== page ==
Stakeholders in the country’s agricultural sector are calling on government to as a matter of urgency treat the sector as an industry, a move they say is critical to sustainability of the sector amid fears of global food insecurity.
According to them, for the agric sector to fully assume its role as bedrock of the economy and lead recovery efforts from the devastation unleashed by the COVID-19 pandemic and Russia-Ukraine war, there must be deliberate efforts to disconnect the sector from politics.
They made the call on Wednesday at the 3Business Agribusiness Dialogue themed ‘Converting global food crisis into an opportunity to produce and feed the world’.
Calling for a decoupling of politics from the sector and reimagining it as an industry capable of leading the country’s post-COVID-19 recovery efforts, a former Advisor behind Nigeria’s Rice production success, Abraham Dwumah Oddom said: “We need not look at agriculture as a developmental item so that politicians can be playing with it. We need to situate it as an industry that depends on its capital and investment to thrive. What government has to do is set up an enabling environment.
“We must disconnect the agricultural sector from politics. We have not treated agriculture as an industry by itself, but rather taken it as a development item. We need to as a state imagine something out of agriculture and design, and when we execute it we will come out of where we are – always using agriculture as a political tool,” he stated.
The 2018 National Best Farmer, James Boateng, added that Ghana needs to scale-up its agricultural production through the application of technology.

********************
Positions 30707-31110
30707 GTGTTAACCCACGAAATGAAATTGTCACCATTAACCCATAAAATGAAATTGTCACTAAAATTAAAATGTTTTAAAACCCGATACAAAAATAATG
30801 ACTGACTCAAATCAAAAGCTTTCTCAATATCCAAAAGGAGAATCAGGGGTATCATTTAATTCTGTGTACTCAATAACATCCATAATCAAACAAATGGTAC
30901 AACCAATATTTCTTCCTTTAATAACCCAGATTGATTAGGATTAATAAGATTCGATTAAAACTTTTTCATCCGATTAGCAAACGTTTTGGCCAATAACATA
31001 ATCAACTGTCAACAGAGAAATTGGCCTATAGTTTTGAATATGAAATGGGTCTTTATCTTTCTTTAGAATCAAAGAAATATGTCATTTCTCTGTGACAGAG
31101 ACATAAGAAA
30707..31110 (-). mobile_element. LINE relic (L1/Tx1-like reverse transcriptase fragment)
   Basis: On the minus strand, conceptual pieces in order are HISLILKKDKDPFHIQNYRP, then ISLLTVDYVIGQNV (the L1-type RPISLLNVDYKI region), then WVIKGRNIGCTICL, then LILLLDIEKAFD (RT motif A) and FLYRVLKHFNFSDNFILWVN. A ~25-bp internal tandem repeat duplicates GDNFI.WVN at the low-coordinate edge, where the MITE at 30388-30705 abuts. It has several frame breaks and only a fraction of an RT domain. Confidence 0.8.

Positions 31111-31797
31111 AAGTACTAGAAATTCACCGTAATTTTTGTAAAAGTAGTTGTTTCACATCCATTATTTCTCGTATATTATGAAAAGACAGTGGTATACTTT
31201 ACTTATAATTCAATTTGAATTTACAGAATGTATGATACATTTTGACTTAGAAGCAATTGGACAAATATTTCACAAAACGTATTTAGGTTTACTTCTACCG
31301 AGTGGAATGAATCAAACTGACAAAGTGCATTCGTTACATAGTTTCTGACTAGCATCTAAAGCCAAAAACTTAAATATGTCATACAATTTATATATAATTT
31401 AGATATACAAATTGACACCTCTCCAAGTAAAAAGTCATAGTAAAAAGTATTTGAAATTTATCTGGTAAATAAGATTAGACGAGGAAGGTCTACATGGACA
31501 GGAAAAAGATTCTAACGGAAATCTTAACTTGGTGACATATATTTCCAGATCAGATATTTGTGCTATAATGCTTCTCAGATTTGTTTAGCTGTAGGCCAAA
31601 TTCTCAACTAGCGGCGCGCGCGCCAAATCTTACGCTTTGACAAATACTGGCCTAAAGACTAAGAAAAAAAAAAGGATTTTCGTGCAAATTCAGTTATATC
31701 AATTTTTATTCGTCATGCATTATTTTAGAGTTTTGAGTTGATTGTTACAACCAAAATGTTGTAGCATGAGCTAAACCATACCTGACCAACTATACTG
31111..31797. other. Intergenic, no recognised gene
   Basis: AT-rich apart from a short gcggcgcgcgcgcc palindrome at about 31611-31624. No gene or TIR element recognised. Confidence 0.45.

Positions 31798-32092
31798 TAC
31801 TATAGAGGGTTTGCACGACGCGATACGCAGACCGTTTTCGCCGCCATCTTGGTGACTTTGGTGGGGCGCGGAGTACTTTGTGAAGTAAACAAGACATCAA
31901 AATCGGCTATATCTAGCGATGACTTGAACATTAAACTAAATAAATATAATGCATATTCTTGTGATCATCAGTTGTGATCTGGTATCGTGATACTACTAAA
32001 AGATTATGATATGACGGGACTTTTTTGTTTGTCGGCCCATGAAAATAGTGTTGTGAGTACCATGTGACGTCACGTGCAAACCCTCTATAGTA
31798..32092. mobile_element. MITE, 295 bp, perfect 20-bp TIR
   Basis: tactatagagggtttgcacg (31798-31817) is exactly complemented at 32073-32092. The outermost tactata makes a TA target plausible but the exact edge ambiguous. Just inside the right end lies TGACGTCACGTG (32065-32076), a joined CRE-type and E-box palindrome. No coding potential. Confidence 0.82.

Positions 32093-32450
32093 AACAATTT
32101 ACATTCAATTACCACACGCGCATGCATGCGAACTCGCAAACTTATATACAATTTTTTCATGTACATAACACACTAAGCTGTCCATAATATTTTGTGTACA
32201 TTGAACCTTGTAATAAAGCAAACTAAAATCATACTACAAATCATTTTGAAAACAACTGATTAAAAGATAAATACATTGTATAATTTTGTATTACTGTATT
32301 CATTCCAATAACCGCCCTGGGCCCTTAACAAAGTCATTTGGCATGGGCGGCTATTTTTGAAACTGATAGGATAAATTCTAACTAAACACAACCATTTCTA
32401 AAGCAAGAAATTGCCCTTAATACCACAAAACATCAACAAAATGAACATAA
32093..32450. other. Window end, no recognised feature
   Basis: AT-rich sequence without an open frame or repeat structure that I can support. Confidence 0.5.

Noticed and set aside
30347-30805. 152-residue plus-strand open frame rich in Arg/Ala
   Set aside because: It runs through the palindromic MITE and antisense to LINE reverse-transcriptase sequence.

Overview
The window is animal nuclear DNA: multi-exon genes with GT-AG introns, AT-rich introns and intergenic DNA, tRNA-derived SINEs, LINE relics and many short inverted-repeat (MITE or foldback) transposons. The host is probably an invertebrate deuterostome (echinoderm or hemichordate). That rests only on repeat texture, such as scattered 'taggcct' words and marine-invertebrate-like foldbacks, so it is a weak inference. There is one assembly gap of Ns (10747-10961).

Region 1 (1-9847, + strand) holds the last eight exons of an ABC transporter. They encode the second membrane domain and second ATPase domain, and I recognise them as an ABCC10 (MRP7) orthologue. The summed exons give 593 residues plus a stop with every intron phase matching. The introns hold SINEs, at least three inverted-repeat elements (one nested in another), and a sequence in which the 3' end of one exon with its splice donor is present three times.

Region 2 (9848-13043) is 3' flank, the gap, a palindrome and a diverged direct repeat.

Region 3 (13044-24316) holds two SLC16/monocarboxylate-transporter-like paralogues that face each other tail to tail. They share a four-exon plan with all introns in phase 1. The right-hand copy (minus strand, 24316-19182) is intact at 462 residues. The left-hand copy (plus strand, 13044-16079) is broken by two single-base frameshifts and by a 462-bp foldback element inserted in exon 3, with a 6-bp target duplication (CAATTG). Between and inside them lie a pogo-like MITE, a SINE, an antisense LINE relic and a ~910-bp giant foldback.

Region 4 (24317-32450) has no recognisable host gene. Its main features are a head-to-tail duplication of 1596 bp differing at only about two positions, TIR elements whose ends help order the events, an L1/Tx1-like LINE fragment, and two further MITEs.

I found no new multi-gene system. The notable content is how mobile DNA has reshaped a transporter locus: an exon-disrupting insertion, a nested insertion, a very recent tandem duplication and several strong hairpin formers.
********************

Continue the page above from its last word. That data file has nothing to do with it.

“I don’t know why we can’t grow tomatoes and onions in Ghana to the extent that we buy from Burkina Faso. We have issues with logistics. We need to look at our inputs. Ghana in 2019 did quite well in terms of inputs-provision, and in turn our maize production increased,” he stated.
Meanwhile, former Managing Director of Stanbic Bank, Alhassan Andani, is advocating for weaning farmers off subsidies.
He observed that even though subsidies are good to create demands for inputs, too much has the tendency to collapse private sector participation in agriculture.
“If we don’t wean them off, the sector cannot be sustainable. It’s a business. Farming is a business.
“We have to be very deliberate in imagining our agricultural policy. We must embed this into a market policy. We need to have a market to farm policy; and that market must not only be a domestic market but also external market,” he said.
3Business Dialogue on Agribusiness is a thought-leadership programme organised by the Business Desk of Media General to create the right platform for progressive conversations by the best brains on how Ghana can reverse the rising cost of food, as well as take advantage of the global food crisis and convert it into an opportunity to feed itself and also the world.